A Proper Education for Girls, Elaine Di Rollo. *L This is a rollicking good read, which gets off to a promisingly gothick start. An enormous Victorian pile stuffed to the rafters with 'the collection' and elderly relatives. A bullying father, more than half mad. Twin sisters who've had an extraordinary education. A doctor with terrifying ideas on how to 'treat' female maladies like independence of spirit. Will both girls manage to escape? The publishers haven’t done the author any favours with the horrible cover. Ignore it; the book is good fun.
Delay of Execution, Hazel Holt *L
The trouble with the Sheila Malory mysteries is that I read them too quickly! In this one, Mrs Malory is appointed literary executor of an old friend. She plans to write a biography but discovers things about the late author which she thinks should not be printed. (Shades of Nicola Beauman and Elizabeth Taylor!) She is not the only one with an interest in suppressing the truth and the result is another murder for her to investigate.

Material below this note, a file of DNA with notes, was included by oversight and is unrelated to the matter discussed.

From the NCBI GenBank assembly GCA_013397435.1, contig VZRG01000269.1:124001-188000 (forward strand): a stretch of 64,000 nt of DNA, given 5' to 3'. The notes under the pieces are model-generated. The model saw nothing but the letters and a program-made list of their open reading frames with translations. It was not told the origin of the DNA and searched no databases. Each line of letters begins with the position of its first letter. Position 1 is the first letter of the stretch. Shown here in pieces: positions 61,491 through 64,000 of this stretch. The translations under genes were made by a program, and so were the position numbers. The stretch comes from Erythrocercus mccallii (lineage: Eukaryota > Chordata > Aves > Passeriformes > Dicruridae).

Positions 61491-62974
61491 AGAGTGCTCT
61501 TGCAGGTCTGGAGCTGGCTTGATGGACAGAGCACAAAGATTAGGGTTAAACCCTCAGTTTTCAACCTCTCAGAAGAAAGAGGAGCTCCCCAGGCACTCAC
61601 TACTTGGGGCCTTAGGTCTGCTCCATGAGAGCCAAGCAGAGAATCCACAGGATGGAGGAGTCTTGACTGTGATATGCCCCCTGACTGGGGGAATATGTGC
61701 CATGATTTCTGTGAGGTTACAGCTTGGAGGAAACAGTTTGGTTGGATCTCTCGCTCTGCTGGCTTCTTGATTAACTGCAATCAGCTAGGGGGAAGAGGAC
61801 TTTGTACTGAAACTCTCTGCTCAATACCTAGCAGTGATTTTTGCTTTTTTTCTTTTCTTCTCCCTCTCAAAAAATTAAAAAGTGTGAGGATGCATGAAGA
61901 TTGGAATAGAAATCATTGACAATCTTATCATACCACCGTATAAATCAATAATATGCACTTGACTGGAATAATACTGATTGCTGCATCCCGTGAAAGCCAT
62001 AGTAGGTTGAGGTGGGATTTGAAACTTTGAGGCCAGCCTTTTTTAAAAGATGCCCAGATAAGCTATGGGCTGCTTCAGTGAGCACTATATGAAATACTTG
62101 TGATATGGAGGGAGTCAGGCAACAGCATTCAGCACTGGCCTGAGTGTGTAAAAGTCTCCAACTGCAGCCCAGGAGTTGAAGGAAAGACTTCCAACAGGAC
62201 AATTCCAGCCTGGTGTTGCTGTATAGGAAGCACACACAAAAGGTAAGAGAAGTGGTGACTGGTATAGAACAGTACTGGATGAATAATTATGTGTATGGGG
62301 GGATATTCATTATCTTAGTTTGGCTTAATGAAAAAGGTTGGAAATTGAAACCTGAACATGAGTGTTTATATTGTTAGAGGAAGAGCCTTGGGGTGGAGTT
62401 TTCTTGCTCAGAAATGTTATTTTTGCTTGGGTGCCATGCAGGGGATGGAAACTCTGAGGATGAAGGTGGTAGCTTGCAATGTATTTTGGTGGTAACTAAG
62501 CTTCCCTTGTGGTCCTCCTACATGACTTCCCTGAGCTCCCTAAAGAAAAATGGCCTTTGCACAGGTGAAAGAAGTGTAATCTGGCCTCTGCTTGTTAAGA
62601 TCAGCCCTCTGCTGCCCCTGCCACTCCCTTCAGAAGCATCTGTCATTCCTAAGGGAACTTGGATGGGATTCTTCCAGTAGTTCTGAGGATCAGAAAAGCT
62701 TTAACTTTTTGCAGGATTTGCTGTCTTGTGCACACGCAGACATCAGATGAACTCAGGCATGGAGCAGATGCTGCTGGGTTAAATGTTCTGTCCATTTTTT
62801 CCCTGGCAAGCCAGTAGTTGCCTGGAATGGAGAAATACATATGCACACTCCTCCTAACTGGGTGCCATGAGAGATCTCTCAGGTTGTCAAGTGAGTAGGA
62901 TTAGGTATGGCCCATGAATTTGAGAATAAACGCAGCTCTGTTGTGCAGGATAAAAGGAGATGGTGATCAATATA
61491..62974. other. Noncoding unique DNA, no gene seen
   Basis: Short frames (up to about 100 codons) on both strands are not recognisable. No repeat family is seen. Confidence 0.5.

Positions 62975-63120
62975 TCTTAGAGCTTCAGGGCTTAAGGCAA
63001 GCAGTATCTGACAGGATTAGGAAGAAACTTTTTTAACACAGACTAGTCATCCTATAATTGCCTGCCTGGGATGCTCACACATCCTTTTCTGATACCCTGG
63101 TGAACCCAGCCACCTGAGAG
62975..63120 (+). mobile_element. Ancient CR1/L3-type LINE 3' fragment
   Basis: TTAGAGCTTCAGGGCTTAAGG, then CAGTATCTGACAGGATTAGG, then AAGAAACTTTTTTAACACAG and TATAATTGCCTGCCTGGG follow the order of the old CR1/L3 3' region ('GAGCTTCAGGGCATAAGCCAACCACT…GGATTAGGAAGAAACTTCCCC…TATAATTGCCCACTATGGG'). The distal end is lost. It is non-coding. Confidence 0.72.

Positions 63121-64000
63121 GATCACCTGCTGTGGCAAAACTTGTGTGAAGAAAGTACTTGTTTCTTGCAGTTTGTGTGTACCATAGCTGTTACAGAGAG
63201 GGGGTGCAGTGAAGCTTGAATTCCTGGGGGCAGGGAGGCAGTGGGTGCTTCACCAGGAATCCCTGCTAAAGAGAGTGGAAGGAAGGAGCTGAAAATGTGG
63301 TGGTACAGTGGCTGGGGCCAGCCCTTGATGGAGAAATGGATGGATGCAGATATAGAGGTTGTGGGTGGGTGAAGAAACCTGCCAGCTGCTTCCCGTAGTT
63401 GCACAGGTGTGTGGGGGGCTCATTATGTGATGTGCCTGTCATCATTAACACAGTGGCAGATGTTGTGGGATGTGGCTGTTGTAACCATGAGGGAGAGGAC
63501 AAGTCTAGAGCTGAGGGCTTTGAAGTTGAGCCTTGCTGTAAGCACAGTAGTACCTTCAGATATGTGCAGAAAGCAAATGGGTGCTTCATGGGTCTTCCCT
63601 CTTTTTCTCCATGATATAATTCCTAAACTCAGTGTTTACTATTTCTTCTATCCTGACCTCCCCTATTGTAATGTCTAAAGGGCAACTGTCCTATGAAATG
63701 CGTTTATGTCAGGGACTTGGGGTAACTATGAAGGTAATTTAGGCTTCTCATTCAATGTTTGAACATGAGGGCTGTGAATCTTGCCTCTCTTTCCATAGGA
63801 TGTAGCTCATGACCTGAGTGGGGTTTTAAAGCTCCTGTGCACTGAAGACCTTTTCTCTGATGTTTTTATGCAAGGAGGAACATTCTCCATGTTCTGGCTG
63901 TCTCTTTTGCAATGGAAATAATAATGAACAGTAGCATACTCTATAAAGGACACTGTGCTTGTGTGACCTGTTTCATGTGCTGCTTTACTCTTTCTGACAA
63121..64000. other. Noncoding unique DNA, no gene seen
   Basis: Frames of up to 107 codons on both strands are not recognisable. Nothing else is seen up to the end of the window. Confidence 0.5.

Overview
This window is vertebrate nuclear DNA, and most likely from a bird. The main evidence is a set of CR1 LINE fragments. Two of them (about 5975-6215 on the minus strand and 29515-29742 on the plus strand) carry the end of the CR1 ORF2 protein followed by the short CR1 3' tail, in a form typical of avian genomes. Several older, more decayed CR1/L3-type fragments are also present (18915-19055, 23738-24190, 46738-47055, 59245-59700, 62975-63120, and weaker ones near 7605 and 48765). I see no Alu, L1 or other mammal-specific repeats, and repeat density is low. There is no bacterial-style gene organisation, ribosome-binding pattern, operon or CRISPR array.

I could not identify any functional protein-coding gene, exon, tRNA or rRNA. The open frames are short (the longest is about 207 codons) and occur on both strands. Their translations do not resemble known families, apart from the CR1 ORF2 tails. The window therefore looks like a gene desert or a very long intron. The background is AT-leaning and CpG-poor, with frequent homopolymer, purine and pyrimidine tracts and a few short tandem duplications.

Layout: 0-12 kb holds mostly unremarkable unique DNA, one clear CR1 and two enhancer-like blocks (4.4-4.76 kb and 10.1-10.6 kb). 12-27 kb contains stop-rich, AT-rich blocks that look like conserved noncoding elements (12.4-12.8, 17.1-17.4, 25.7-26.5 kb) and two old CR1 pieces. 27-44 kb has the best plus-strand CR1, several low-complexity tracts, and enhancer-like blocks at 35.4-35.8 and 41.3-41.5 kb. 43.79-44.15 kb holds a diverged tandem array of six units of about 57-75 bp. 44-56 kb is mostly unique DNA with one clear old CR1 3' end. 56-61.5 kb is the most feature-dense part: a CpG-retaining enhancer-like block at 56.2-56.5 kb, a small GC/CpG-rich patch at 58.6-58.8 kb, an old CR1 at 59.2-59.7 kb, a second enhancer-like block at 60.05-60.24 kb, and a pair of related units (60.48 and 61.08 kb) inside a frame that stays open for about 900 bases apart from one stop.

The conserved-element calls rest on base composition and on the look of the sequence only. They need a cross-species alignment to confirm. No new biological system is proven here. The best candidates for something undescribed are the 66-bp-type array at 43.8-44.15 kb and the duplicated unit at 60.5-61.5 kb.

Someone at A Distance, Dorothy Whipple *L
I could hardly put this book down. It starts with an unusually convincing description of happy, prosperous middle class family life. The sudden way in which it comes crashing down is brilliantly explained. It’s tougher stuff than you’d expect; the effect on the teenage daughter is heartbreaking, although she is as manipulative in her own way as the villainess of the piece. Odd Girl Out by Elizabeth Jane Howard (1972) has many similarities with this book.
These books all came from the library and if ever I see the Whipple on the sale trolley, I'll snap it up. How I regret now selling this lovely first edition of another of her books.
Still, I was hard up at the time. Oh, besieged? More work on the house has just started and there's a man downstairs.